A broader question is whether stock market returns in general are negatively impacted by increases in the capital gain tax rate. First, let’s evaluate the short-term impact. The chart below shows the return on the S&P 500 six months after a change in the capital gain rate is signed into law. There have been eight changes to the rate in the last 50 years: four up, and four down. As the chart indicates, when the rate was raised, the stock market was lower two out of four times—a less than decisive message.

Chart 1: Change in capital gain tax rates and S&P 500 performance six months laterMore importantly, given our investment time horizon, there is no compelling evidence that the capital gain tax rate materially impacts the stock market’s long-term return. One reason is that only 25% of the value of the equity market is held by investors subject to the capital gain tax. Those exempt from capital gains include pension plans, individual retirement accounts and charitable endowments. Additionally, under the AFP, over 99% of taxable households would not be subject to the proposed higher rate, because they do not meet the $1 million income threshold.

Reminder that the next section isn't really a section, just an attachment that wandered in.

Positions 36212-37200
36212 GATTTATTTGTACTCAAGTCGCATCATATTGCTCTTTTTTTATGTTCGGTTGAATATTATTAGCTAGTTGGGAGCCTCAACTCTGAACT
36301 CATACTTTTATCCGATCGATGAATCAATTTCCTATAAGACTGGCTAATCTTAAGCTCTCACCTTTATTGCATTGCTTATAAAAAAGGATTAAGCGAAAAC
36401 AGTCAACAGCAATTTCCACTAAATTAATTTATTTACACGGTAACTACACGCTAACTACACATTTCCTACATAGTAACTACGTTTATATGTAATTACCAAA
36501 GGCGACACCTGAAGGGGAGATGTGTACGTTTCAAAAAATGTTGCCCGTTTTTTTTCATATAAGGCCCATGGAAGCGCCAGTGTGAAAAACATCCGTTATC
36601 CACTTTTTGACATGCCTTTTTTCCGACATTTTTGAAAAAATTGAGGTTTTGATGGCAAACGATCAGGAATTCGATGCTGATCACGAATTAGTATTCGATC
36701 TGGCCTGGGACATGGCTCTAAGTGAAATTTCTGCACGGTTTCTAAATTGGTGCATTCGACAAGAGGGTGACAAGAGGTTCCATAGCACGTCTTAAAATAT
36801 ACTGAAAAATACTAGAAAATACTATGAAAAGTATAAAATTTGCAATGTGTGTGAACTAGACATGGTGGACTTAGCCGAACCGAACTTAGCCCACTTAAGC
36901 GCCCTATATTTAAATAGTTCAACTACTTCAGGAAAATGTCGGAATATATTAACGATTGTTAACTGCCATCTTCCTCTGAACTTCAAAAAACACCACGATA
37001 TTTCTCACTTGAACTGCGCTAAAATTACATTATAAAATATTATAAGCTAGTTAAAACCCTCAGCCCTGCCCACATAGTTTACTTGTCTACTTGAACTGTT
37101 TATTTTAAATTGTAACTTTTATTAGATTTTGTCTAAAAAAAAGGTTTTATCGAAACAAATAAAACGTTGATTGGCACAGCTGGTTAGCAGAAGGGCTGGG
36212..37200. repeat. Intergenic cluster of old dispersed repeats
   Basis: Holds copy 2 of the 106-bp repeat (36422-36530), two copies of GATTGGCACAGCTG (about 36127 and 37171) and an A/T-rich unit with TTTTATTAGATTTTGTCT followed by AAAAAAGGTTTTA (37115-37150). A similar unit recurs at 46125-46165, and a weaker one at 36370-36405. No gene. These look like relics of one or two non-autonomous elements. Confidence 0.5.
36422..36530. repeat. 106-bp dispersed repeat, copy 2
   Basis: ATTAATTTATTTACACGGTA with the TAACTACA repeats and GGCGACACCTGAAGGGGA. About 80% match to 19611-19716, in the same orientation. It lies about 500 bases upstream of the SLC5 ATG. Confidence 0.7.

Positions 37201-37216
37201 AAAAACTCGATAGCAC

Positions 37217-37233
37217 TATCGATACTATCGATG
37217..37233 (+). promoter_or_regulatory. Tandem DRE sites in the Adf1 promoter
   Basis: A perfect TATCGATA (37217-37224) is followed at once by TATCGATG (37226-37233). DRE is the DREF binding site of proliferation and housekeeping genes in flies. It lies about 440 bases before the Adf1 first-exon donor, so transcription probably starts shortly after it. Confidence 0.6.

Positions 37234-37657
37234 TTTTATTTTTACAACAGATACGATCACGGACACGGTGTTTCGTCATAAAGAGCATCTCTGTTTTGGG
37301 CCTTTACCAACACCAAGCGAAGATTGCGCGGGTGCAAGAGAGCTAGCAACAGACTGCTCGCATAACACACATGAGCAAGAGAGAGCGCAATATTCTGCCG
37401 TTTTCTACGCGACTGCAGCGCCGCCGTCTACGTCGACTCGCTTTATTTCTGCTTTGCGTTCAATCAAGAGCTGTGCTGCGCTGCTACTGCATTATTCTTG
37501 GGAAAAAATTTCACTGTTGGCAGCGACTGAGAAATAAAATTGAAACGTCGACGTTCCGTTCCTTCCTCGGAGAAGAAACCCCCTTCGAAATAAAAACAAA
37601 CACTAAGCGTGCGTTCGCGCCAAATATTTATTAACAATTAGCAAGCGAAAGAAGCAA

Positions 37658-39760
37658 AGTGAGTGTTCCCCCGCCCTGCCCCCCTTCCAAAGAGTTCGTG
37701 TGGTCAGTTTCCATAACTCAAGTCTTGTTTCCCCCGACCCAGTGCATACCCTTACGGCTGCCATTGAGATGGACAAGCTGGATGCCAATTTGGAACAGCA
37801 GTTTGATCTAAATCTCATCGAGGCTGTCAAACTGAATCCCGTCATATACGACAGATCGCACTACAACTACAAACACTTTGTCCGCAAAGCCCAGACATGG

We have been asked more than once in recent days if an investor potentially subject to the 43.4% capital gain tax should realize investment gains now at the current lower rate. At this point, we would counsel patience. As described previously, the legislative process will unfold over months. While it can’t be completely dismissed as a possibility, a capital tax hike has never been applied retroactively. So, there is likely time to assess developments.